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JOURNAL ARTICLE

Crizotinib-Resistant ROS1 Mutations Reveal a Predictive Kinase Inhibitor Sensitivity Model for ROS1- and ALK-Rearranged Lung Cancers

Francesco Facchinetti, Yohann Loriot, Mei-Shiue Kuo, Linda Mahjoubi, Ludovic Lacroix, David Planchard, Benjamin Besse, Françoise Farace, Nathalie Auger, Jordi Remon, Jean-Yves Scoazec, Fabrice André, Jean-Charles Soria, Luc Friboulet
Clinical Cancer Research: An Official Journal of the American Association for Cancer Research 2016 December 15, 22 (24): 5983-5991
27401242

BACKGROUND: The identification of molecular mechanisms conferring resistance to tyrosine kinase inhibitor (TKI) is a key step to improve therapeutic results for patients with oncogene addiction. Several alterations leading to EGFR and anaplastic lymphoma kinase (ALK) resistance to TKI therapy have been described in non-small cell lung cancer (NSCLC). Only two mutations in the ROS1 kinase domain responsible for crizotinib resistance have been described in patients thus far.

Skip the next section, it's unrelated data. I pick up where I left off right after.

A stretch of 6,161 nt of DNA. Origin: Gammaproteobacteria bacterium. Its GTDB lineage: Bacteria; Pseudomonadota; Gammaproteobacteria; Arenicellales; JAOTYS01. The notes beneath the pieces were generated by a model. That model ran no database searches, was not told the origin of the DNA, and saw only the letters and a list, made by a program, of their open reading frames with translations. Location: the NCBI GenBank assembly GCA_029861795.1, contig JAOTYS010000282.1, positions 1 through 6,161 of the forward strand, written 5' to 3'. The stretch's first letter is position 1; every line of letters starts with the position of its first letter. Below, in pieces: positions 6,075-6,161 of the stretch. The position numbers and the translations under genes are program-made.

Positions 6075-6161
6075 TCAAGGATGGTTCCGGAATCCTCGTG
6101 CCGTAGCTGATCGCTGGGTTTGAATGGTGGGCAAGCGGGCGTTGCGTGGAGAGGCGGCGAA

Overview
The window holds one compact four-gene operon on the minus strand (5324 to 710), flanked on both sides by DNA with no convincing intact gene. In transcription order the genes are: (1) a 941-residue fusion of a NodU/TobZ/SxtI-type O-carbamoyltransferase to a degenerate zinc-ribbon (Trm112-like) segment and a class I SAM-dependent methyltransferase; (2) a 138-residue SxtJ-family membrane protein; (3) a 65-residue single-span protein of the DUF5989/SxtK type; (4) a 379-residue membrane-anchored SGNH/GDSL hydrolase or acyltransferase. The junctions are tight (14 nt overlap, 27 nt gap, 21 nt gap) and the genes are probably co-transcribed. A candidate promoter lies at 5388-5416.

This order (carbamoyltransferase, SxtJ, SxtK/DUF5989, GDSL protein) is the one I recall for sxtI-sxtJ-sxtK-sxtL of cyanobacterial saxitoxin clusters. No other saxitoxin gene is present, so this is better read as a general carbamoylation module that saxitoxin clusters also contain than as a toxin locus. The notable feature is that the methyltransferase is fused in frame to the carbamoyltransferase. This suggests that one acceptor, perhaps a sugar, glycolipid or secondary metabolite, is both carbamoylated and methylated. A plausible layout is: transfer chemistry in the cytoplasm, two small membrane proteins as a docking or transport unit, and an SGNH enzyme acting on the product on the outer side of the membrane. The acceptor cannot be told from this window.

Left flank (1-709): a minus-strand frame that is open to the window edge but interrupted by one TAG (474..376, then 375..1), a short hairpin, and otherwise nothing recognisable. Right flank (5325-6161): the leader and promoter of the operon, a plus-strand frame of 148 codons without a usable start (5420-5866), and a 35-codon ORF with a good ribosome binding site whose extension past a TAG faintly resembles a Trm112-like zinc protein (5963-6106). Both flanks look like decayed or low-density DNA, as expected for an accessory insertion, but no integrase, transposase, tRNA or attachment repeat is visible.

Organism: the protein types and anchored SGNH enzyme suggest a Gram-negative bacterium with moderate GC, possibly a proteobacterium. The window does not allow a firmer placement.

METHODS: A patient suffering from a metastatic NSCLC harboring an ezrin (EZR)-ROS1 fusion gene developed acquired resistance to the ALK/ROS1 inhibitor crizotinib. Molecular analysis (whole-exome sequencing, CGH) and functional studies were undertaken to elucidate the mechanism of resistance. Based on this case, we took advantage of the structural homology of ROS1 and ALK to build a predictive model for drug sensitivity regarding future ROS1 mutations.

RESULTS: Sequencing revealed a dual mutation, S1986Y and S1986F, in the ROS1 kinase domain. Functional in vitro studies demonstrated that ROS1 harboring either the S1986Y or the S1986F mutation, while conferring resistance to crizotinib and ceritinib, was inhibited by lorlatinib (PF-06463922). The patient's clinical response confirmed the potency of lorlatinib against S1986Y/F mutations. The ROS1 S1986Y/F and ALK C1156Y mutations are homologous and displayed similar sensitivity patterns to ALK/ROS1 TKIs. We extended this analogy to build a model predicting TKI efficacy against potential ROS1 mutations.

CONCLUSIONS: Clinical evidence, in vitro validation, and homology-based prediction provide guidance for treatment decision making for patients with ROS1-rearranged NSCLC who progressed on crizotinib. Clin Cancer Res; 22(24); 5983-91. ©2016 AACR.

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